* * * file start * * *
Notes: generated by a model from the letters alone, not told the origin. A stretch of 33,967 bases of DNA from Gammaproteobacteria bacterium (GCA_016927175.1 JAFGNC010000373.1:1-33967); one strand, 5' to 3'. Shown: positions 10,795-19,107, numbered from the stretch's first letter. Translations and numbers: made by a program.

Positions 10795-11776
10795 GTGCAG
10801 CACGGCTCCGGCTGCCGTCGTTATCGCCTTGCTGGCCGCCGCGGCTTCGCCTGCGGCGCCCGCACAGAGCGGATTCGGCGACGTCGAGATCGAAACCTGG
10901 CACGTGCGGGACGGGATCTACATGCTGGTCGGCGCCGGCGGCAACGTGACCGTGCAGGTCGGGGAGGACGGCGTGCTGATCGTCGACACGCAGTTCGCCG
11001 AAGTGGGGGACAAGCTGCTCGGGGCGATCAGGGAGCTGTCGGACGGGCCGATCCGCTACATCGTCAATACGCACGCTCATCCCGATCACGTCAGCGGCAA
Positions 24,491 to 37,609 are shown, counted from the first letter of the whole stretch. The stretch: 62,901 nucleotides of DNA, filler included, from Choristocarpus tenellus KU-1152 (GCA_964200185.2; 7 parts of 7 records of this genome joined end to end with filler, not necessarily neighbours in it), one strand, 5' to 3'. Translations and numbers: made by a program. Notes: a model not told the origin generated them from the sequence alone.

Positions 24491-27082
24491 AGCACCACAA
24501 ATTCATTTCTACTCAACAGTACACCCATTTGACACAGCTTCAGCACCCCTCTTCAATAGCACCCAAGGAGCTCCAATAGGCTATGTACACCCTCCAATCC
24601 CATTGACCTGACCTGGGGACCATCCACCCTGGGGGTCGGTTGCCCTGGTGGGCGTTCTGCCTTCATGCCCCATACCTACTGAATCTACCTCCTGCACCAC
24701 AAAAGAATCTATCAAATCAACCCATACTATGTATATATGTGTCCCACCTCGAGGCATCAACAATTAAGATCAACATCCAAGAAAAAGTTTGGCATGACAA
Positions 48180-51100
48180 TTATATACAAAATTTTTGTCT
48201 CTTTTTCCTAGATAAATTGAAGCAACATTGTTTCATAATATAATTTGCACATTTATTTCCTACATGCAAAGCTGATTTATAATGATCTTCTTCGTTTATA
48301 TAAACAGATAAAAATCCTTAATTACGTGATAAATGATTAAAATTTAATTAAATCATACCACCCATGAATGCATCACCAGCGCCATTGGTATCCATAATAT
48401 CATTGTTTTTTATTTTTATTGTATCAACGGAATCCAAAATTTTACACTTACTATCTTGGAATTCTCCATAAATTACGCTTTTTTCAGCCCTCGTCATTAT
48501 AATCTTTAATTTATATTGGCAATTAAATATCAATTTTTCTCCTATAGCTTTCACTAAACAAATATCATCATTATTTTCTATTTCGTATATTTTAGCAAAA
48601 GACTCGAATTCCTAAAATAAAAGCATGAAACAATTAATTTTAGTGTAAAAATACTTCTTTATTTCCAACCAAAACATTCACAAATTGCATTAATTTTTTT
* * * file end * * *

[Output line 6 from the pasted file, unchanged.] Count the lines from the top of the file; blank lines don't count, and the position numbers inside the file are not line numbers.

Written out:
11001 AAGTGGGGGACAAGCTGCTCGGGGCGATCAGGGAGCTGTCGGACGGGCCGATCCGCTACATCGTCAATACGCACGCTCATCCCGATCACGTCAGCGGCAA